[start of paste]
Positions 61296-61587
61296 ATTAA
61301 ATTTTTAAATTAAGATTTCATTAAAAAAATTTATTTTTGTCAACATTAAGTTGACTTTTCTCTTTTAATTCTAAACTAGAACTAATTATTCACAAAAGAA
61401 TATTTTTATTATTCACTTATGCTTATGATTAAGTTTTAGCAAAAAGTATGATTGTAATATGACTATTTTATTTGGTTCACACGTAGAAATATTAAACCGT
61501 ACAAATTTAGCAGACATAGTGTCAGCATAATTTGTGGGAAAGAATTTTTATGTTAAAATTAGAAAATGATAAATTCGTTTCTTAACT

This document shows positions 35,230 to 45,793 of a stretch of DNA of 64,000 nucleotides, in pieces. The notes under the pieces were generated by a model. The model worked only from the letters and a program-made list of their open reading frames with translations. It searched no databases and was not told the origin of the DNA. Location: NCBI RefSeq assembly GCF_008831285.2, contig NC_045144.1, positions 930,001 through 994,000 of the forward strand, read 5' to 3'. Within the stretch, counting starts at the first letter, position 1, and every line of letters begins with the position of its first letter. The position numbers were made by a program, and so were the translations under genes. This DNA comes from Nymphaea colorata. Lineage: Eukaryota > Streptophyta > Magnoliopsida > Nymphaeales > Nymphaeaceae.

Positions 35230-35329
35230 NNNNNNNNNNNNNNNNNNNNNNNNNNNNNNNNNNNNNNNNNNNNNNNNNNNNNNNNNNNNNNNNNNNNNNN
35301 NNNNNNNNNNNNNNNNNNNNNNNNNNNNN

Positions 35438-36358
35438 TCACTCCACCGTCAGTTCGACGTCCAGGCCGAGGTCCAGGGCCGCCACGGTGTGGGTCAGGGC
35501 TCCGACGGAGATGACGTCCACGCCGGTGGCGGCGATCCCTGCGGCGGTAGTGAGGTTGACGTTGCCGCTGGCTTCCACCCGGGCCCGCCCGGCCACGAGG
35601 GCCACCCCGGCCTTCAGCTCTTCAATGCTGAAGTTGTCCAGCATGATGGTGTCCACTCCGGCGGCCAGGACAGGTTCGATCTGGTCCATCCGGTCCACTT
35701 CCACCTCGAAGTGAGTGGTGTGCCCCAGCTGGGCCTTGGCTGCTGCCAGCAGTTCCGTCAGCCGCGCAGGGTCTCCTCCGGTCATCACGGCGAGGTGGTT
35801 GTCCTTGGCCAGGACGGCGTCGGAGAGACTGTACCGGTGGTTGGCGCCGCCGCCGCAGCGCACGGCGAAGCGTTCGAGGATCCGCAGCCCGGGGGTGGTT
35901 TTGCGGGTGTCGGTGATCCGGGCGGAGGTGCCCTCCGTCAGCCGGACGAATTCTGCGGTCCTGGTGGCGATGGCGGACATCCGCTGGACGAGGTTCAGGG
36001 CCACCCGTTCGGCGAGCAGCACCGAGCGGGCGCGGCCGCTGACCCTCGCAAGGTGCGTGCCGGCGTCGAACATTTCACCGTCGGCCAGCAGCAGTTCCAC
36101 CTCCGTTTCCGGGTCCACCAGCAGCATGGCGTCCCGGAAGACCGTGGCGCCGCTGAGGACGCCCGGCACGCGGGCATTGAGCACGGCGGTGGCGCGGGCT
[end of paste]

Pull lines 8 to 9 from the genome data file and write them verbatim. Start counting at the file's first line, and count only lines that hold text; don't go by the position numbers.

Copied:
35230 NNNNNNNNNNNNNNNNNNNNNNNNNNNNNNNNNNNNNNNNNNNNNNNNNNNNNNNNNNNNNNNNNNNNNNN
35301 NNNNNNNNNNNNNNNNNNNNNNNNNNNNN